For those engaged in the debate over immigration policy, there's broad agreement on one foundational point: the status quo is badly flawed and in need of reform. Those looking for officials or stakeholders praising the existing U.S. immigration system will be looking for a very long time.
The challenge, of course, is identifying and approving a solution.
George W. Bush pushed Congress to pass a comprehensive reform package, but House Republicans refused. Barack Obama very nearly succeeded -- a bipartisan bill easily cleared the Senate and enjoyed majority support in the House -- but GOP leaders refused to schedule a vote on the proposal in the lower chamber. Donald Trump was offered several bipartisan solutions, each of which he rejected as insufficiently right-wing.
Now, it's Joe Biden's turn. The new president formally unveiled an immigration blueprint on his Inauguration Day, and yesterday, congressional Democrats introduced related legislation with the White House's blessing.
Named the U.S. Citizenship Act of 2021, the bill was unveiled on Thursday by Sen. Bob Menendez, D-N.J., and Rep. Linda Sánchez, D-Calif., and includes an eight-year pathway to citizenship for people in the country unlawfully who arrived by Jan. 1 of this year. It would lift hurdles for workers to legally immigrate to the U.S., add resources for border screening and replace the word "alien" with "noncitizen" in law.
The legislative strategy breaks with the failed efforts from the past couple of decades. Previously, reformers tried to improve the bill's odds by giving both parties what they wanted from the outset: Democrats would get the pathway to citizenship they wanted, while Republicans would get the increased border security that they wanted. There was nothing incompatible about the two goals, so proponents hoped the strategy would succeed.
The trouble, of course, is that most Republicans rejected the offers and killed the bills anyway.
This year, Democrats are approaching the issue with a more progressive tactical push, unveiling a plan designed to satisfy the congressional majority, not Republicans. Democratic leaders are willing to consider enforcement and security provisions of the legislation, but they're deliberately waiting, telling GOP officials such elements can be discussed at the negotiating table.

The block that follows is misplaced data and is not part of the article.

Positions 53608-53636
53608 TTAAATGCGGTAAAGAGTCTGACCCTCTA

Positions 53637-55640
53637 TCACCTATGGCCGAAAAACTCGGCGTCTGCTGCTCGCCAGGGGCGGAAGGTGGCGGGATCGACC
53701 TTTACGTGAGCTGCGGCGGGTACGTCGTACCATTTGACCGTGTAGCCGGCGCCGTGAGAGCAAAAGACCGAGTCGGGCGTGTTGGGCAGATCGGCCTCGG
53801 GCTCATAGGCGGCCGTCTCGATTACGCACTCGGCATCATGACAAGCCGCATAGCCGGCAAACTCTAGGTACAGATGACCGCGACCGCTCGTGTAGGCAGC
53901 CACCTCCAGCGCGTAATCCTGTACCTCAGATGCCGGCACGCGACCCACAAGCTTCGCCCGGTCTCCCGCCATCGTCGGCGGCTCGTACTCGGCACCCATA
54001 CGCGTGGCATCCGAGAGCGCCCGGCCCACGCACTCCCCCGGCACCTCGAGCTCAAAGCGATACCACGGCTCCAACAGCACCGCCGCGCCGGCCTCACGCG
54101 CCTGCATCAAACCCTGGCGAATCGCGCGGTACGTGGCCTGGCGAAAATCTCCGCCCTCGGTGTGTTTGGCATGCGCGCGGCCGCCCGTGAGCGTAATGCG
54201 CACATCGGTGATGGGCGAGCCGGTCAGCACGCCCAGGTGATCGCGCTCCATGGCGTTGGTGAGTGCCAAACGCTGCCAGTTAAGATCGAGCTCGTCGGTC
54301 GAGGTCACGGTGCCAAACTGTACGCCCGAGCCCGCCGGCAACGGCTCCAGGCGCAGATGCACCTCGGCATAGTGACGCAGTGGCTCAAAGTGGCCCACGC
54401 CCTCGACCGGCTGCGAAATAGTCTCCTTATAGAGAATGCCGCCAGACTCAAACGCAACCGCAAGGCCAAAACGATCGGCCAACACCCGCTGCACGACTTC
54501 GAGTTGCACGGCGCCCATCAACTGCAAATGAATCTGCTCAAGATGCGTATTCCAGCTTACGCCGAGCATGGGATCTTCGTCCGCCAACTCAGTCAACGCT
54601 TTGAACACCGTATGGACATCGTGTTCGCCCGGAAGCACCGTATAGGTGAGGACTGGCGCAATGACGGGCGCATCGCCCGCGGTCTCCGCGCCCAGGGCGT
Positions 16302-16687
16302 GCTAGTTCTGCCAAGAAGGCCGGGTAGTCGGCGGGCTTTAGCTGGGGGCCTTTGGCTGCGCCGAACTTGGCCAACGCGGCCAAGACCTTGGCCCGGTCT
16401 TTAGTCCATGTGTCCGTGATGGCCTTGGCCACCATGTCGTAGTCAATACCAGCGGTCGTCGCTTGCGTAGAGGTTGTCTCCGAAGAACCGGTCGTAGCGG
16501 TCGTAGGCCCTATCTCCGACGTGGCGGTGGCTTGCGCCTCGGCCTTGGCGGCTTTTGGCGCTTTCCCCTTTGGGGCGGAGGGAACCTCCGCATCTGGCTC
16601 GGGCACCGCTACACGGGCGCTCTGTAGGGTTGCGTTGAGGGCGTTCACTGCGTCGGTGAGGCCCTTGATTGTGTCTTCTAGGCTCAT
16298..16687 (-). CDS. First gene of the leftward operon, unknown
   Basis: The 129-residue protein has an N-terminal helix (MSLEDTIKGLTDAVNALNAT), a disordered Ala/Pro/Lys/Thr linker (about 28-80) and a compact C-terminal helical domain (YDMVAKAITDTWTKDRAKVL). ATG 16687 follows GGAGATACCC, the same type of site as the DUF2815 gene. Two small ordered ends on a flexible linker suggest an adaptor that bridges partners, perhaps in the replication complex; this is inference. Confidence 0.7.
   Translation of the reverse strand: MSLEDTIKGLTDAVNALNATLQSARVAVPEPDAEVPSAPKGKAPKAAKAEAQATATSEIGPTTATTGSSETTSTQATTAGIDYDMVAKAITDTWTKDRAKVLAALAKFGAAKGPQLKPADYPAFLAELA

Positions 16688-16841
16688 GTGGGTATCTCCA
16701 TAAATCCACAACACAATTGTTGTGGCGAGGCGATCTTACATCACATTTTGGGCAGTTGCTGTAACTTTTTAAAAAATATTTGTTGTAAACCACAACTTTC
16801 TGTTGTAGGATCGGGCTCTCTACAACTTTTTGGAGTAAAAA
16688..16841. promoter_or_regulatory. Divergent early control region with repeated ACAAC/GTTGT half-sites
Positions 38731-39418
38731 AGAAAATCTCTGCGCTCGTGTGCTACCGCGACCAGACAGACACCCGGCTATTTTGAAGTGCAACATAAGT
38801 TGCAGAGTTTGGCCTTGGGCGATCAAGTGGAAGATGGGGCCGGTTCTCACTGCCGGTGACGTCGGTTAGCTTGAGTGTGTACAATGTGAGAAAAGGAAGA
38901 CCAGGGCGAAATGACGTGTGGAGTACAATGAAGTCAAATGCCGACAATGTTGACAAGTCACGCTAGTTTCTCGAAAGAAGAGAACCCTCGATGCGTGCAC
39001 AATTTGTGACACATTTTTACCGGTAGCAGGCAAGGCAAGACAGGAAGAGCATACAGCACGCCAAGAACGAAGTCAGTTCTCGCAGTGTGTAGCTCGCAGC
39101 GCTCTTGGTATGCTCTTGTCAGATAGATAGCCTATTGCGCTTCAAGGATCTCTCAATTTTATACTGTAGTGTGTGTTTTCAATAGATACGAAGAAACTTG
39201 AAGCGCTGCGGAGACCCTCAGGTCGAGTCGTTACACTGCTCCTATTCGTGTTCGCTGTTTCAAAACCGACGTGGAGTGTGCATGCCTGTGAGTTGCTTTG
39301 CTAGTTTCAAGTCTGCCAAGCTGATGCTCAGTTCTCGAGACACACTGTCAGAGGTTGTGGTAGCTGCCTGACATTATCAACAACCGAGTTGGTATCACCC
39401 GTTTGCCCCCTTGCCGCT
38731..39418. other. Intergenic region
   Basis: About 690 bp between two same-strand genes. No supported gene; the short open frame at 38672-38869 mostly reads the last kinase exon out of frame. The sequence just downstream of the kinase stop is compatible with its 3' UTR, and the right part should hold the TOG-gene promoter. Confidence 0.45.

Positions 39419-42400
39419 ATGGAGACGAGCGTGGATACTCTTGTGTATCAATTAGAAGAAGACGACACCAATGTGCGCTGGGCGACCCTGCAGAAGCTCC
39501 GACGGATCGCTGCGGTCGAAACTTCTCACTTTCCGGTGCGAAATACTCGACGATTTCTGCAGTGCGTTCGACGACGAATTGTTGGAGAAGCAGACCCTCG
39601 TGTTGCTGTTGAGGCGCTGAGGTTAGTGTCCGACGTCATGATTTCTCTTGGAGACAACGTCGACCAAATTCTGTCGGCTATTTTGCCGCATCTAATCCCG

Menendez told reporters that Democrats "have compromised too much and capitulated too quickly to fringe voices" in previous years, so in 2021, their opening pitch is one Republicans like even less.
So, what happens now? The legislative push is likely to take months, especially as Congress takes up unrelated measures on the coronavirus pandemic and the economy. In the meantime, immigration reform advocates will explore how to find the 10 Republican votes that would be needed to overcome a GOP filibuster in the Senate, or alternatively, an approach that would use the budget reconciliation process to pass at least parts of the bill.
Complicating matters is the degree to which the Republican Party's incentives have changed on the issue. When a comprehensive reform package very nearly passed eight years ago, many GOP leaders genuinely wanted to approve a bill, in part because they recognized that the status quo is largely broken, and in part because they saw political value in taking the issue off the table altogether.
The party's assumptions have since changed. Republicans saw Donald Trump win in 2016 as an aggressively anti-immigrant candidate. Four years later, the GOP looked at the 2020 results and further came to believe they could adopt a reactionary, nativist approach to immigration policy and not suffer too much among Latino voters.
The resulting landscape creates a daunting challenge for reformers: how do proponents convince Republicans to prioritize governing over political posturing?